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Your Workforce Has Gone Remote: Now What?

May 07, 2020 Leadership
Gunther Rothermel
By Gunther Rothermel

Working remotely is no longer “somewhere, in a galaxy far, far away.” It has arrived — and in a very big way. While just a few weeks ago many companies could have never imagined their employees sharing every interaction, from brainstorms to conference calls, over a screen, it has become the new norm. For myself, I’ve become accustomed over the last 22 or so years to working digitally with colleagues across the world. This way of working is now a new reality that all businesses have quickly had to shift into — even if the majority of workers reside in the same city.

For some, it’s easier said than done. As businesses continue to adjust, let’s examine how they can keep productivity and morale high — without in-person interactions — with the following tips.

1. Practice Effective Communication, Not Always-On Communication

During any time of change, it’s important to make sure leaders are staying connected with their employees.

Regularly Check-In With Your Staff

Especially in companies with a remote workforce, employees want to make sure they are performing well and are not forgotten. Without coworkers and managers directly in sight, this is more top-of-mind for employees than ever before. Thus, it’s up to leaders to help put employees at ease by promoting regular communication.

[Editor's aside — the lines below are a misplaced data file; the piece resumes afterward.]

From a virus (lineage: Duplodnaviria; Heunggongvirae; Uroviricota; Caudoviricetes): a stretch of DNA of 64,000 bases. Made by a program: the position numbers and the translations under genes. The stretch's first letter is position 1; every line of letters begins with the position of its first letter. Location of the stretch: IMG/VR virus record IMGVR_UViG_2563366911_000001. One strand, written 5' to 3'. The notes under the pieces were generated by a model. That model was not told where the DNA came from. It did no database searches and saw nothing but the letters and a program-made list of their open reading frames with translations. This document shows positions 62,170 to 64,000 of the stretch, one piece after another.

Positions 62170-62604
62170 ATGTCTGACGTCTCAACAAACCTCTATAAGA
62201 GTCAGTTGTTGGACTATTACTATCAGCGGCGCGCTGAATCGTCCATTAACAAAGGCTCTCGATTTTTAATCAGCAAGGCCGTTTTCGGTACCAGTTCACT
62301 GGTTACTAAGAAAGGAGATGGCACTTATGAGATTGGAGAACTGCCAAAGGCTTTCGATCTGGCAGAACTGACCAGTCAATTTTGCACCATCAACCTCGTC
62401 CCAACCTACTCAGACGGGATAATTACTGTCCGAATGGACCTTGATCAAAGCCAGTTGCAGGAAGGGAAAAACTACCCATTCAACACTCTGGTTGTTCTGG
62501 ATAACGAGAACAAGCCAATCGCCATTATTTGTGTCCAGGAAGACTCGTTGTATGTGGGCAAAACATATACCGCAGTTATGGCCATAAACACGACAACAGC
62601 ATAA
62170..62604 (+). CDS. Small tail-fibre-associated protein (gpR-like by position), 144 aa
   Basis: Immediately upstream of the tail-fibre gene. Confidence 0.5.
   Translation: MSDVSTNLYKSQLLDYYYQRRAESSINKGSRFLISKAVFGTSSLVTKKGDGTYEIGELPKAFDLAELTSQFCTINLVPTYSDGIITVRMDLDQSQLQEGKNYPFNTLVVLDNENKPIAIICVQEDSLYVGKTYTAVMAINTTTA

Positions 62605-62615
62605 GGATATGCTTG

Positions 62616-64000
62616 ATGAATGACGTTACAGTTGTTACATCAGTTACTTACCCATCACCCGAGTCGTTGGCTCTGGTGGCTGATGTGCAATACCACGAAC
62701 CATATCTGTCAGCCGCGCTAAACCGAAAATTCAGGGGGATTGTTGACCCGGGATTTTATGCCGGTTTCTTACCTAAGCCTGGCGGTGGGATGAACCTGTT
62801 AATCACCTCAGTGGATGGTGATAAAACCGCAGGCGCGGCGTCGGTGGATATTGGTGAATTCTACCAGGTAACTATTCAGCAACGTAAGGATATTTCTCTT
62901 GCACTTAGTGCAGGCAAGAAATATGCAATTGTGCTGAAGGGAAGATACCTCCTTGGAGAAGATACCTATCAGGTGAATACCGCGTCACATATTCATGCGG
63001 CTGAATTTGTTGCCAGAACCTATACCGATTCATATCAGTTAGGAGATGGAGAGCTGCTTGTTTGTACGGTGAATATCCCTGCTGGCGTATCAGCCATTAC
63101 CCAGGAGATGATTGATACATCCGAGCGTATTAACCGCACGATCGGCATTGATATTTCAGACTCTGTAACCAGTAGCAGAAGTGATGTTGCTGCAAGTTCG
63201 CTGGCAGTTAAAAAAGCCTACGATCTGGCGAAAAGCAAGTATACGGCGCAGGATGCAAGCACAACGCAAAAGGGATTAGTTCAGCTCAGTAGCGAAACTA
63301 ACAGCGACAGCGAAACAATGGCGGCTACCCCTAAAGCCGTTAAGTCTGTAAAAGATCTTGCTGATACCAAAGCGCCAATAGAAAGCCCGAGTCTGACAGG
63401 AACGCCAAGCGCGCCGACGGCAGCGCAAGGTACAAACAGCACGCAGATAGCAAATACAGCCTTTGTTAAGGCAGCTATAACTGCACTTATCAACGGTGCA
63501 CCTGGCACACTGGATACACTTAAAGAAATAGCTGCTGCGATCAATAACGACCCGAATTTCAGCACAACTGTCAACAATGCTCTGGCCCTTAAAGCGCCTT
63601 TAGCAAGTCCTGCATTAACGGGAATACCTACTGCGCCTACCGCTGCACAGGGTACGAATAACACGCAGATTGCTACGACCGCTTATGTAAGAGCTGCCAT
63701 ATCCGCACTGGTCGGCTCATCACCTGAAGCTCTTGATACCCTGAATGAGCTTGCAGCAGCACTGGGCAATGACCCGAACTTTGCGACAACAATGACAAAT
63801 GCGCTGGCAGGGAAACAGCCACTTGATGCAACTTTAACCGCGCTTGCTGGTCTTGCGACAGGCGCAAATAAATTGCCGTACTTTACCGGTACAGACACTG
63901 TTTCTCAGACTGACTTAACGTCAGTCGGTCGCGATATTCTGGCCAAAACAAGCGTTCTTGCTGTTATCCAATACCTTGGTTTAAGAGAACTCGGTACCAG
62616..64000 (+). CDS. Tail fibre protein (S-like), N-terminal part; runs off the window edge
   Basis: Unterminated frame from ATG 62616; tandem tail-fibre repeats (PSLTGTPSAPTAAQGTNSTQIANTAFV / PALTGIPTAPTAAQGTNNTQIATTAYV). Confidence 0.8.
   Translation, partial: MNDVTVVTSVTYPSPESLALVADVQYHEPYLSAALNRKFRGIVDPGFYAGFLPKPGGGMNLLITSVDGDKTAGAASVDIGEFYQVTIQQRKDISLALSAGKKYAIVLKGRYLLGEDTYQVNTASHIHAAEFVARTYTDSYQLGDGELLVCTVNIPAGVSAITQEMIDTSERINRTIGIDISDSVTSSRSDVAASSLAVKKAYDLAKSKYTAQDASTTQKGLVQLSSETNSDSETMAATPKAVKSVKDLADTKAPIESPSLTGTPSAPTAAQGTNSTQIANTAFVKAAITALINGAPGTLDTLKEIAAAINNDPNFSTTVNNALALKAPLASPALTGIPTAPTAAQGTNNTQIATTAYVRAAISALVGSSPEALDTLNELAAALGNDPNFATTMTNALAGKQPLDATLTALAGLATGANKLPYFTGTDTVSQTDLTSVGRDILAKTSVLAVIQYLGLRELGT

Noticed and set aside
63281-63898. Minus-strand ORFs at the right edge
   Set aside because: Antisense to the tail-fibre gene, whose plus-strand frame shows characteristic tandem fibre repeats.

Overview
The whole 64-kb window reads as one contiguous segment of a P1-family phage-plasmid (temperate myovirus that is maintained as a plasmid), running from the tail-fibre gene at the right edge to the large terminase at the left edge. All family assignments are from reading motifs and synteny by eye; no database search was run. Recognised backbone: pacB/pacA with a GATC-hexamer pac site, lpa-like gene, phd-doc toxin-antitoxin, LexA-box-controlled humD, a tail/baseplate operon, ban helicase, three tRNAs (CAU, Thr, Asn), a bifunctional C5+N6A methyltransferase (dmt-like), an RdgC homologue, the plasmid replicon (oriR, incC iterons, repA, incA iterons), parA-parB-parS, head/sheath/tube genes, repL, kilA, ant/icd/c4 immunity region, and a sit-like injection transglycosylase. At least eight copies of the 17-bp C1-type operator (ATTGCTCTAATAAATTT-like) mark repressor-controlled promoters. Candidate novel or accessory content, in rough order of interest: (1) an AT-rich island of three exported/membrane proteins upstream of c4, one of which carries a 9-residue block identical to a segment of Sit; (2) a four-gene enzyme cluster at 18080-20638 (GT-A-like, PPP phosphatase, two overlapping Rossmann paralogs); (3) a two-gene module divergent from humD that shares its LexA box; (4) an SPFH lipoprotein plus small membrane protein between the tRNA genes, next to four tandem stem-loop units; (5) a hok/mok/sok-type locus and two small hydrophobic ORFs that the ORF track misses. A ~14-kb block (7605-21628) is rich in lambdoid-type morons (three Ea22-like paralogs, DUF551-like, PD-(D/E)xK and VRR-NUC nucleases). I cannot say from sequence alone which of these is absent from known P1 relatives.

Making sure people know your door — or in this case — video chat, phone call, text message — is always open, goes a long way. Be sure to utilize video calls to check in face-to-face and get a sense of non-verbal cues. Discuss current projects, questions and how they are feeling about their performance. Taking the time to dive deeper into complex projects “live” shows employees you care and goes beyond digital messaging that cannot always address the intricacies of a face-to-face conversation. 

Balance Interactions: Avoid Over-Communicating

While communication is key in times of remote work, finding a balance is critical — for both your own benefit and the benefit of your employees. Times of change can make people feel like everything is urgent or should be communicated to keep people involved and informed. However, this leads to the danger of collaboration overload.